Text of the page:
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Appl. Sci. 2019, 9(20), 4231;

The Effect of Tempering on the Microstructure and Mechanical Properties of a Novel 0.4C Press-Hardening Steel
Materials and Mechanical Engineering, Centre for Advanced Steels Research, University of Oulu, 90014 Oulu, Finland
Raahe Works, SSAB Europe, 92100 Raahe, Finland
Author to whom correspondence should be addressed.
Received: 12 September 2019 / Accepted: 4 October 2019 / Published: 10 October 2019



Featured Application

Potential wear-resistant steel for harsh environments in agricultural sector, i.e., chisel ploughs and disc harrows.


In this paper, the effects of different tempering temperatures on a recently developed ultrahigh-strength steel with 0.4 wt.% carbon content were studied. The steel is designed to be used in press-hardening for different wear applications, which require high surface hardness (650 HV/58 HRC). Hot-rolled steel sheet from a hot strip mill was austenitized, water quenched and subjected to 2-h tempering at different temperatures ranging from 150 °C to 400 °C. Mechanical properties, microstructure, dislocation densities, and fracture surfaces of the steels were characterized. Tensile strength greater than 2200 MPa and hardness above 650 HV/58 HRC were measured for the as-quenched variant. Tempering decreased the tensile strength and hardness, but yield strength increased with low-temperature tempering (150 °C and 200 °C). Charpy-V impact toughness improved with low-temperature tempering, but tempered martensite embrittlement at 300 °C and 400 °C decreased the impact toughness at −40 °C. Dislocation densities as estimated using X-ray diffraction showed a linear decrease with increasing tempering temperature. Retained austenite was present in the water quenched and low-temperature tempered samples, but no retained austenite was found in samples subjected to tempering at 300 °C or higher. The substantial changes in the microstructure of the steels caused by the tempering are discussed.
steel; martensite; tempering; press-hardening

1. Introduction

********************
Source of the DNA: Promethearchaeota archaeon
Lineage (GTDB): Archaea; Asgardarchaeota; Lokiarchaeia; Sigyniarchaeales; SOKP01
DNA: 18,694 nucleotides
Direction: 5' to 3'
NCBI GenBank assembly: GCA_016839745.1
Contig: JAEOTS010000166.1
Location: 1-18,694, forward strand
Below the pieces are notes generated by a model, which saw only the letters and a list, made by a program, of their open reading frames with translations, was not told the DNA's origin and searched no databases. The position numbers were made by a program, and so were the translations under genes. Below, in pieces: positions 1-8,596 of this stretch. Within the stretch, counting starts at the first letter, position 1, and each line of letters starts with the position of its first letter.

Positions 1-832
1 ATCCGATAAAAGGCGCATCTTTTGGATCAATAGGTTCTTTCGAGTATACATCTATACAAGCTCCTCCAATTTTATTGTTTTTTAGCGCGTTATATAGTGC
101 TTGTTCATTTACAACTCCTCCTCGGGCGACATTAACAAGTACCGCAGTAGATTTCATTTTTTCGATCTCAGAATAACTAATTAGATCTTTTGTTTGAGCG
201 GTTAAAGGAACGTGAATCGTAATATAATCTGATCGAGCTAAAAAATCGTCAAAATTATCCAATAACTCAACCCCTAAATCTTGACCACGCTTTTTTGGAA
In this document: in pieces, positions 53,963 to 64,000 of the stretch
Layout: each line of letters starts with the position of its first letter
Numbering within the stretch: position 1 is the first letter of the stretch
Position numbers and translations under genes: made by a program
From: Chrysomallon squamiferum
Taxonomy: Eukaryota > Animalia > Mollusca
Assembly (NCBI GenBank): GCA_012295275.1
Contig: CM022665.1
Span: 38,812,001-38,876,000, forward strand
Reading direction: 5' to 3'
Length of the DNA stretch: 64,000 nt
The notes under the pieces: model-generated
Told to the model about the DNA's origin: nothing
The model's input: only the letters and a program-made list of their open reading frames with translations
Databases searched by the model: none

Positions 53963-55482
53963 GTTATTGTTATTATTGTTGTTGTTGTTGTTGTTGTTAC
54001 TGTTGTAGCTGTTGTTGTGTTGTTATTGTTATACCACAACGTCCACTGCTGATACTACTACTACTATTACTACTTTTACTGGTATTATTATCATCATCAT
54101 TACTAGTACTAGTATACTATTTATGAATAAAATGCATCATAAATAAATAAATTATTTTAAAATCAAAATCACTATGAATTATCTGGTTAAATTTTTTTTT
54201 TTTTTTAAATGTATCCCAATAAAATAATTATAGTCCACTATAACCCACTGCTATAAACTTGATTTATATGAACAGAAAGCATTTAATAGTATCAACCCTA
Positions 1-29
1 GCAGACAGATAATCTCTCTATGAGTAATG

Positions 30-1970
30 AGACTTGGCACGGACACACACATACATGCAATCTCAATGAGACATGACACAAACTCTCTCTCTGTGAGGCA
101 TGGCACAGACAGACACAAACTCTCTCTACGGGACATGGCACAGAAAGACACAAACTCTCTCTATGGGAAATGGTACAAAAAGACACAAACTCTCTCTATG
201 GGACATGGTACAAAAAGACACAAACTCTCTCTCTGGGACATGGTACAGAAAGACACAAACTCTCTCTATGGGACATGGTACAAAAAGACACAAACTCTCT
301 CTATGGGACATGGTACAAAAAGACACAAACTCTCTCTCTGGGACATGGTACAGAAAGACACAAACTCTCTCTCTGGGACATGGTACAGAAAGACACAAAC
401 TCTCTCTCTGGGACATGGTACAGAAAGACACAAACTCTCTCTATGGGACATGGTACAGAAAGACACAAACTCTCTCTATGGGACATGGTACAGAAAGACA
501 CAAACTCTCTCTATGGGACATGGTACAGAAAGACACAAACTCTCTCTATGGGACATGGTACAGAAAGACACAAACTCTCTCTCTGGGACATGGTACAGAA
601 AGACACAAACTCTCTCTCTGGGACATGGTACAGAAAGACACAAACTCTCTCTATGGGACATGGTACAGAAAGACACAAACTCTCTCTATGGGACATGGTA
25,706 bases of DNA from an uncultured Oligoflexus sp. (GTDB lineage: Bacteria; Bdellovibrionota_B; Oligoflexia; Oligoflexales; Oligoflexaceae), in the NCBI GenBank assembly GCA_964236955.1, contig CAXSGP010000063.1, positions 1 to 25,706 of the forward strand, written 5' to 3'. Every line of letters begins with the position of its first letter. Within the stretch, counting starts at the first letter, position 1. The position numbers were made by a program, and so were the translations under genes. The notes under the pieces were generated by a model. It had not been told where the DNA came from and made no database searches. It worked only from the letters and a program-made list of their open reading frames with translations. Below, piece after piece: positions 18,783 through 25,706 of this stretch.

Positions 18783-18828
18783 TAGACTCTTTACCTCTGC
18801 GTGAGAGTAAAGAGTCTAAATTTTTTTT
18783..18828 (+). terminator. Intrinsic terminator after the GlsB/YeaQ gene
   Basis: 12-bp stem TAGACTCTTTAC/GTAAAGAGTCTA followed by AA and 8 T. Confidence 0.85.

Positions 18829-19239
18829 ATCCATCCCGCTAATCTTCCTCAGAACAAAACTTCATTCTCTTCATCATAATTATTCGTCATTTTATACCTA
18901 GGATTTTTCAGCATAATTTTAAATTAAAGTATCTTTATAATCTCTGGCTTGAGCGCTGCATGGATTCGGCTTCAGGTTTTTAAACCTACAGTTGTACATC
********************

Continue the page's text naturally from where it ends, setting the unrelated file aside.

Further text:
Steels with yield strength greater than 1300 MPa are becoming more widely used in different applications. An increase in strength provides the possibility to use less material, i.e., to design and use lighter structures. The result is increased energy efficiency and fuel savings that not only translate into financial gains but also may be required by different norms and regulations. Also, increased steel strength leads to higher hardness and abrasive wear resistance. Generally, the strongest steels used in structural, wear, and protection applications have martensitic microstructures. The hardness of quenched martensite increases with the increasing carbon content (up to 0.6–0.8 wt.%) up to more than 800 HV with tensile strength levels exceeding 2500 MPa for quenched plain carbon and low-alloy compositions [1]. Martensite may be lath or plate-like or a mixture of both. Below the 0.6 wt.% carbon content, the fine lath martensite is dominant. The substructure of prior austenite grains in martensite can be divided into packets which contain blocks and sub-blocks of individual laths [2,3]. These features comprise the fine and complex structure of the martensite phase that can be altered by chemical composition and processing. Carbon atoms segregated in the structure, prior austenite grain size, dislocation density, different precipitates, and retained austenite together contribute to the superior strength and hardness of martensite, with carbon responsible for the main contribution [1,2,3,4,5,6,7,8]. Furthermore, the highest hardness and strength levels are often achieved by expensive, heavy alloying, or by the utilization of time-consuming heat treatments in order to meet requirements related to usability and toughness. However, thermomechanical controlled processing (TMCP) is nowadays utilized to refine the grain structure for improved impact toughness, especially in the case of ultrahigh-strength steels. The rolling schedule is adjusted to include passes in the non-recrystallization regime (NRX), which results in an elongated austenite grain structure with an increased dislocation density and improved impact toughness [9,10,11]. However, the formability of ultrahigh-strength steels with relatively high carbon content is limited and might turn out be challenging when producing complex shapes or small components, i.e., blades for furrow ploughs or disc harrows. Therefore, these types of high-hardness steels are provided in the hot-rolled condition to the parts manufacturer for further processing: the final shape is given to the part in the reheating process while in the soft and easily formable condition, after which suitable quenching can be applied. Different press and hardening methods are utilized for processing high-hardness steels. Oil, water, or different aqueous solutions are used for the quenching, which requires careful planning to avoid quench-cracking. Often the process includes tempering to improve the impact toughness of the material. When abrasive wear resistance is required, high hardness needs to be retained after tempering. AISI 4340, 300M, and 51CrV4 with a carbon content of around 0.4–0.5 wt.% are commonly used in the aforementioned applications.